This paper studies the solder joints of an Sn-Ag lead-free solder system with pure copper wires. The study focuses upon the interrelationships, which exist between the adhesive strength of the joint, its shear strength, the formation of interfacial intermetallic compounds (IMC) and the fractographic morphology. Additionally, the paper determines how these characteristics, and the relationships between them, are influenced by the storage duration and the storage temperature. Experimental results show that both the adhesive strength and the shear strength of the solder joints decrease significantly following short-term thermal storage. As the storage time is increased, it is noted that both the thickness and the roughness of the interfacial IMC layers increase. Regarding the fracture of the solder joints, fractographic observation reveals that fracture morphology under adhesive loading are similar to those observed under shear loading conditions. In the as-soldered condition, the fracture surface appears to be flat, and some broken Cu6Sn5 and residual solder pieces are evident. When the total thickness of the IMC layer lies within the range 1-10 μm, it is observed that the fracture morphology gradually becomes a dimple-like structure. This phenomenon may be attributed to the residual stresses caused by phase transformation, and by the increasing roughness of the IMC layers which causes an increase in the stress concentration within the Cu6Sn5 layer, and which ultimately results in fracturing of this layer. When the total thickness of the interfacial IMC layers exceeds 10 μm, the roughness of the IMC layers and the residual stress between them and the solder both continue to increase. Eventually this results in a fracture being initiated and propagated within the Cu6Sn 5 layer. Fractographic observation shows the fracture to have a cleavage-like morphology.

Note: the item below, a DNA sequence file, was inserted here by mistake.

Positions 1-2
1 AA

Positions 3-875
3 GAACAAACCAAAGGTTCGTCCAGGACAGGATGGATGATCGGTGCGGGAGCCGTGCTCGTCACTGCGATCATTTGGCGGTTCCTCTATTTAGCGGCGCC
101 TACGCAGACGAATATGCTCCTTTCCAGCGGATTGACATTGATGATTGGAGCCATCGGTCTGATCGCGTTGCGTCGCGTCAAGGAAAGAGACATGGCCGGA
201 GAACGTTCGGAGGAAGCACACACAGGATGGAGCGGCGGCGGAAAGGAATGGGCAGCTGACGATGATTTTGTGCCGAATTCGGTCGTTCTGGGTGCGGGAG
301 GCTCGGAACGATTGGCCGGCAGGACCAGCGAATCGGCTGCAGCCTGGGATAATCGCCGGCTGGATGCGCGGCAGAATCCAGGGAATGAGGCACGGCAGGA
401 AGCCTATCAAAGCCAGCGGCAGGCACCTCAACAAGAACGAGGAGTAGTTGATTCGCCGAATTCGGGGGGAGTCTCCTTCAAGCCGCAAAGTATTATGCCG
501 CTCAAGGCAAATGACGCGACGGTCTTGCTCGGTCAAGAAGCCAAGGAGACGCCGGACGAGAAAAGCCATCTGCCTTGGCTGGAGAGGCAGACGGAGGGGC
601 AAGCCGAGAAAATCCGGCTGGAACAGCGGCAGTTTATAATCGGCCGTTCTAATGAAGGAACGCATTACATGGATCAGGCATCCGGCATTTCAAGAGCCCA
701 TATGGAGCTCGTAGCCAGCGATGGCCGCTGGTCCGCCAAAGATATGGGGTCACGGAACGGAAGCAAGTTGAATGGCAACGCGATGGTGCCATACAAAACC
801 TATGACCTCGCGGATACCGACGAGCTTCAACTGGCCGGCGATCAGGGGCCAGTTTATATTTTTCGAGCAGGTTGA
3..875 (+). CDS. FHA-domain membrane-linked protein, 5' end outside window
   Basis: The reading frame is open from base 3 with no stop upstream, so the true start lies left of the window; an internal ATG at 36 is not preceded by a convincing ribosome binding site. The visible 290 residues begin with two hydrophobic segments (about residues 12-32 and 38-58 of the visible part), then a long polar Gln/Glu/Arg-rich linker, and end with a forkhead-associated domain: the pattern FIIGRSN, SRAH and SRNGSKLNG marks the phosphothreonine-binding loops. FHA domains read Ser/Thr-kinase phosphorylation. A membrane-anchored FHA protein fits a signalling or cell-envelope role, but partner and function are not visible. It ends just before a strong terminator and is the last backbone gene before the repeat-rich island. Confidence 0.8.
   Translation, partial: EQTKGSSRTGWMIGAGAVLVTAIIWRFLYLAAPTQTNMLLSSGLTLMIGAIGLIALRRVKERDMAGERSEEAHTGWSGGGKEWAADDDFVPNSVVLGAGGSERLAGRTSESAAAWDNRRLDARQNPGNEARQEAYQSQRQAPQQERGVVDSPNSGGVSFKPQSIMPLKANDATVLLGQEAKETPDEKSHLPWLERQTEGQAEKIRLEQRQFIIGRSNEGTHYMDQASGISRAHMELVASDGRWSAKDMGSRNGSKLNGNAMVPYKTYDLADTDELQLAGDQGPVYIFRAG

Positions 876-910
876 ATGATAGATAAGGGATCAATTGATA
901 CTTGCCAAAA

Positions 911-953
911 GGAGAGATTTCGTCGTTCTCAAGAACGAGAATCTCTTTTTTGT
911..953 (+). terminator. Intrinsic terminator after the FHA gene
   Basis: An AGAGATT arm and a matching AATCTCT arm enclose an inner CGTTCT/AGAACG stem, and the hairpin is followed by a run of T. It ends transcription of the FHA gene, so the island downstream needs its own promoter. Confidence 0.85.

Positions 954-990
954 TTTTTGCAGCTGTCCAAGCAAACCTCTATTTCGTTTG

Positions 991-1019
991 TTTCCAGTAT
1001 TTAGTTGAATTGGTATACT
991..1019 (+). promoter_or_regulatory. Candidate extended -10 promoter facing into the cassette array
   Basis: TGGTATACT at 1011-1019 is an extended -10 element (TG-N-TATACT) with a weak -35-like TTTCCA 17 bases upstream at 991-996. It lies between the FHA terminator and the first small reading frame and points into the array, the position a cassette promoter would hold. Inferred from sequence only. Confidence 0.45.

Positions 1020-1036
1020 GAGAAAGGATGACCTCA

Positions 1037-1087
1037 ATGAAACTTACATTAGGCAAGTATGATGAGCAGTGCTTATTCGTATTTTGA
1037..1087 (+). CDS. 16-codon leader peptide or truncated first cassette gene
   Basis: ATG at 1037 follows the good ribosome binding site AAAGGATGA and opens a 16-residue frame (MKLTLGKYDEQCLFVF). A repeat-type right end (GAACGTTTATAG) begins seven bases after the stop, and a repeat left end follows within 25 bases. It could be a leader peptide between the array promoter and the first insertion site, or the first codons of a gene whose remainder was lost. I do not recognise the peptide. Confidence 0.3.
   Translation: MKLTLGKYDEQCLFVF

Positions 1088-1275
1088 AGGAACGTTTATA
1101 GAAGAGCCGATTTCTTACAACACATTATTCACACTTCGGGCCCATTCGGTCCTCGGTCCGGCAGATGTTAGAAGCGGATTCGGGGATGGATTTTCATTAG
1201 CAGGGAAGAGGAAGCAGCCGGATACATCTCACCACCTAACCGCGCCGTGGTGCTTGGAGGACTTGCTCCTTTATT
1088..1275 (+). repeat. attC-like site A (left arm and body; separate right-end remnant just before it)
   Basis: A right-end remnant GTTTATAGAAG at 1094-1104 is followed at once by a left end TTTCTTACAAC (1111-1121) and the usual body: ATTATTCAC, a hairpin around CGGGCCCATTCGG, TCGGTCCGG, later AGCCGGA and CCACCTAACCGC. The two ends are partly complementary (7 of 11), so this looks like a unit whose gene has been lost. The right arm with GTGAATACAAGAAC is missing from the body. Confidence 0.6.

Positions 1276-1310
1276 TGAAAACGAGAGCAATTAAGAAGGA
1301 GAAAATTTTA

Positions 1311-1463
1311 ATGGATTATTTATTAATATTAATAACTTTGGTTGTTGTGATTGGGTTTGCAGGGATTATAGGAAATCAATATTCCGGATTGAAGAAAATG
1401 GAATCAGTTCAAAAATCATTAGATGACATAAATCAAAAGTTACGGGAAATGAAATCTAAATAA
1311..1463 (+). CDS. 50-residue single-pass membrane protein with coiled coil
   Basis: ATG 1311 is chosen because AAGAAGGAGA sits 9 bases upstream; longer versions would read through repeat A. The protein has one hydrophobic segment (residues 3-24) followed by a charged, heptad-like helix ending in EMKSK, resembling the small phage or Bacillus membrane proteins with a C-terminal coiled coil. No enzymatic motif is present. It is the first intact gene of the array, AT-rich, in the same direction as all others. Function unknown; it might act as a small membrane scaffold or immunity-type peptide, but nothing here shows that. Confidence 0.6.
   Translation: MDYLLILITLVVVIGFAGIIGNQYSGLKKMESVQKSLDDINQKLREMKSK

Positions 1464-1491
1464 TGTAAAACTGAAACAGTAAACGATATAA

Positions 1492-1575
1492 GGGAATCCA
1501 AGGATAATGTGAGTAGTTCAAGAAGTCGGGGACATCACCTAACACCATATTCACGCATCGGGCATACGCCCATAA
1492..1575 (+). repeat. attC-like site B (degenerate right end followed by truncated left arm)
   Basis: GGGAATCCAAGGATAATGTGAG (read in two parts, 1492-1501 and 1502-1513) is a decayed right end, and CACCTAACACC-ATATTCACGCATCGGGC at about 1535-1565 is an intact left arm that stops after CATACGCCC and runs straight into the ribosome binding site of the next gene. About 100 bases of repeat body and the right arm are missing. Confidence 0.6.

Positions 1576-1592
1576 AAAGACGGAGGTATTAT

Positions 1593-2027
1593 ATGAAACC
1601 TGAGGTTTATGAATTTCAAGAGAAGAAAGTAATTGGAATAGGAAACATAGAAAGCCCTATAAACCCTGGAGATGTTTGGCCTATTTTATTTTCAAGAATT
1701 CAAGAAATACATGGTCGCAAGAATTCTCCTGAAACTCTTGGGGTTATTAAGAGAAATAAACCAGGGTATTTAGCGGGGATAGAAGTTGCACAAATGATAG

All Science Journal Classification (ASJC) codes
- Materials Science(all)
- Condensed Matter Physics
- Mechanics of Materials
- Mechanical Engineering